• Try to get as many transfer units as possible. There may be circumstances in which you won’t be able to do some of the units that you applied for. Be prepared to have overlapping units.
  • I used for a Citibank Plus account for cash withdrawals and a 28 Degrees account for credit card purchases and highly recommend both.

During Exchange

  • Apply for an ATM Transport Card. Renew every month for 22euro at the Metro Stations.
  • I signed on to Vodafone prepaid plan as it also allows cheap data roaming in other countries (5euro per day). The other big telecoms Wind and TIM do not provide this.
  • Applying for a Permesso di Sogiorno (Permit to stay) is a very daunting experience. I actually got my card a couple of weeks before I was set to leave!

With a little over a month of my Hong Kong exchange remaining…

My exchange experience in Hong Kong continues to be filled with valuable opportunities for development.

Last weekend, I competed in the Hong Kong Joint University Case Competition. We were given 48-hours to develop and deliver a solution on a business problem and we competed against 16 teams from Hong Kong’s top business schools, including Hong Kong University of Science and Technology and Hong Kong University. My team progressed to the grand final and received 3rd place overall.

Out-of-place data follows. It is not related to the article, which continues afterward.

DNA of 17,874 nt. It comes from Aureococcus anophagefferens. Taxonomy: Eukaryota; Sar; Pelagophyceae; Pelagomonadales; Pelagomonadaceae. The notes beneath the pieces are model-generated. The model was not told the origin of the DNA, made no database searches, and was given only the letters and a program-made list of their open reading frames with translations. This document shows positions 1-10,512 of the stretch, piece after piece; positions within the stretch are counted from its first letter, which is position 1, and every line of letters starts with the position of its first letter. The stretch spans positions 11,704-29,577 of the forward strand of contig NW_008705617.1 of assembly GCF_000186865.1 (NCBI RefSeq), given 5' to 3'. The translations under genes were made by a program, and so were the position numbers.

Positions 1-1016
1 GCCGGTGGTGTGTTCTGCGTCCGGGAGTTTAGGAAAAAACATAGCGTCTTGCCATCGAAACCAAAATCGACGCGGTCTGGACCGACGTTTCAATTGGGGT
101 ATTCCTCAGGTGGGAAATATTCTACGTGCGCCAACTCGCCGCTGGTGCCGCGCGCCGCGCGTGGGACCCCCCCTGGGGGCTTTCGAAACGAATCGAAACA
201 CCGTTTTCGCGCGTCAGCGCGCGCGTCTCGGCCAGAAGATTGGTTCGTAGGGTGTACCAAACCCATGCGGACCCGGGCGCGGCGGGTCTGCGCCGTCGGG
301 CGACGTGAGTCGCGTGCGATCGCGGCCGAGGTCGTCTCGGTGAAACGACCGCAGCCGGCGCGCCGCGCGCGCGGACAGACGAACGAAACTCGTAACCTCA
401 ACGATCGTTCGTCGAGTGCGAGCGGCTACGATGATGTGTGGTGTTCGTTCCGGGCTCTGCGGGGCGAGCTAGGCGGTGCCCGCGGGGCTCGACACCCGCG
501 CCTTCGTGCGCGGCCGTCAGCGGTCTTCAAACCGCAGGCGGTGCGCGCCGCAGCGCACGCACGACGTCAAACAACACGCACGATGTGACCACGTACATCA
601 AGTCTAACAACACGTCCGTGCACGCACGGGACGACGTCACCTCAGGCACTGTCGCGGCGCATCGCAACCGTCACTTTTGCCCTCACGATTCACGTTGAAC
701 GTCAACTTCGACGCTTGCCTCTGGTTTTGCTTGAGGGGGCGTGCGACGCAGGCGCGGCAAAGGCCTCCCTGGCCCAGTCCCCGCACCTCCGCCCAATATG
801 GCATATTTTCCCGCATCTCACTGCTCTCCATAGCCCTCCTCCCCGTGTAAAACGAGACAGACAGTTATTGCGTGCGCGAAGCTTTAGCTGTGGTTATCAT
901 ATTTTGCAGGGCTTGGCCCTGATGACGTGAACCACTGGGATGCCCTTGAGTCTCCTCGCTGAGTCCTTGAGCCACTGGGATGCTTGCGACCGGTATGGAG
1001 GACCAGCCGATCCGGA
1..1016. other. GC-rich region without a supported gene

I participated in the Hong Kong Entrepreneurship Adventure Programme. Over two-days, we workshopped and guided by industry mentors developed our HealthTech Start-up idea. At the end of the programme, we had the opportunity to present a 5-minute pitch to programme participants and mentors.

I also attended the TEDx HKBU event. I was particularly impressed to hear Associate Professor and Convener of the Women’s Studies Research Centre at the Hong Kong University Faculty of Law, Dr. Kapai, discuss her research and social justice advocacy. She focuses on the rights of marginalised communities in relation to gender, race, religion, sexuality, using an intersectional framework.

CityU is constantly hosting interesting events covering a range of topics. For example, I attended the ‘Big Data Analysis and Artificial Intelligence: Opportunities and Challenges’ event hosted by Professor Hong Yan. I also attended the ‘Unraveling Supply Chain Complexity in the Greater Bay Area: Challenges and Opportunities in embracing digital transformation’ event hosted by CityU MBA.

There are always live music gigs happening in Hong Kong. A few weeks ago, I saw 16-year old artist from Australia, Ruel, perform. His performance and the venue were both great.

Over the weekend, I attended the Hong Kong Rugby Sevens. The Hong Kong Sevens is considered the premier tournament on the World Rugby Sevens Series competition. The event is so much fun. Attendees get dressed up in outrageous costumes and the atmosphere is incredible!

With little over a month of my exchange program remaining, I will continue to seek out opportunities and gain insight in Hong Kong’s dynamic business and legal environment.

Click here for a 1-minute video snapshot of Hong Kong